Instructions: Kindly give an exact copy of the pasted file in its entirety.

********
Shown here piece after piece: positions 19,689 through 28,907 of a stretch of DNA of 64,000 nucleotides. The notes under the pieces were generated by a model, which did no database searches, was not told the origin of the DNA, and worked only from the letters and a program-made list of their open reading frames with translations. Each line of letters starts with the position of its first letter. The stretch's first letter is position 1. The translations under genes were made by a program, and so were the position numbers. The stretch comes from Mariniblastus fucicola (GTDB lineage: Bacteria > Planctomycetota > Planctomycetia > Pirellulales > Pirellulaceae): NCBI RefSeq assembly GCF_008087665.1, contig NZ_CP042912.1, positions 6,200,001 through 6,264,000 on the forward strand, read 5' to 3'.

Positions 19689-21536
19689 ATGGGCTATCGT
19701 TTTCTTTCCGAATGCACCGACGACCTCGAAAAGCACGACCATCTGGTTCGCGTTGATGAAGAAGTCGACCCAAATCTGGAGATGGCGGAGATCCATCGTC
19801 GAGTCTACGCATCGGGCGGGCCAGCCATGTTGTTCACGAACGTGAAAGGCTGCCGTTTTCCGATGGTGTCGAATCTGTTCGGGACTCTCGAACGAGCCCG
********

Shown here piece after piece: positions 19,689 through 28,907 of a stretch of DNA of 64,000 nucleotides. The notes under the pieces were generated by a model, which did no database searches, was not told the origin of the DNA, and worked only from the letters and a program-made list of their open reading frames with translations. Each line of letters starts with the position of its first letter. The stretch's first letter is position 1. The translations under genes were made by a program, and so were the position numbers. The stretch comes from Mariniblastus fucicola (GTDB lineage: Bacteria > Planctomycetota > Planctomycetia > Pirellulales > Pirellulaceae): NCBI RefSeq assembly GCF_008087665.1, contig NZ_CP042912.1, positions 6,200,001 through 6,264,000 on the forward strand, read 5' to 3'.

Positions 19689-21536
19689 ATGGGCTATCGT
19701 TTTCTTTCCGAATGCACCGACGACCTCGAAAAGCACGACCATCTGGTTCGCGTTGATGAAGAAGTCGACCCAAATCTGGAGATGGCGGAGATCCATCGTC
19801 GAGTCTACGCATCGGGCGGGCCAGCCATGTTGTTCACGAACGTGAAAGGCTGCCGTTTTCCGATGGTGTCGAATCTGTTCGGGACTCTCGAACGAGCCCG